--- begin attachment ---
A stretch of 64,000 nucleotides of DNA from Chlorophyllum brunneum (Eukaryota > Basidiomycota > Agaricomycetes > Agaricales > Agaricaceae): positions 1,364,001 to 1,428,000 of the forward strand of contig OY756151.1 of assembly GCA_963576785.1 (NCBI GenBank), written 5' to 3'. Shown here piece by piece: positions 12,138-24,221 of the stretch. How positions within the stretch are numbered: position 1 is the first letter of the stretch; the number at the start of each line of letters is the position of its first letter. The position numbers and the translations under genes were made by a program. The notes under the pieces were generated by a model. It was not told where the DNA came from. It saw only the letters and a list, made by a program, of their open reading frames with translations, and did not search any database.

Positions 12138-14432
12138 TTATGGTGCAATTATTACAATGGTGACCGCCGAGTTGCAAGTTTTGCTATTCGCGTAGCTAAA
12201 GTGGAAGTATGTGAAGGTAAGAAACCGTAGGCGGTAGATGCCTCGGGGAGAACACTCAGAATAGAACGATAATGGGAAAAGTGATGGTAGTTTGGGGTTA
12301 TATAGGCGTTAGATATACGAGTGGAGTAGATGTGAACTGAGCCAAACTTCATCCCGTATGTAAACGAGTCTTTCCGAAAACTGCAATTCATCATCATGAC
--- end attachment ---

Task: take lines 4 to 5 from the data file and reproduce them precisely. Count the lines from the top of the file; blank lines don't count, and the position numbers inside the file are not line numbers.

12201 GTGGAAGTATGTGAAGGTAAGAAACCGTAGGCGGTAGATGCCTCGGGGAGAACACTCAGAATAGAACGATAATGGGAAAAGTGATGGTAGTTTGGGGTTA
12301 TATAGGCGTTAGATATACGAGTGGAGTAGATGTGAACTGAGCCAAACTTCATCCCGTATGTAAACGAGTCTTTCCGAAAACTGCAATTCATCATCATGAC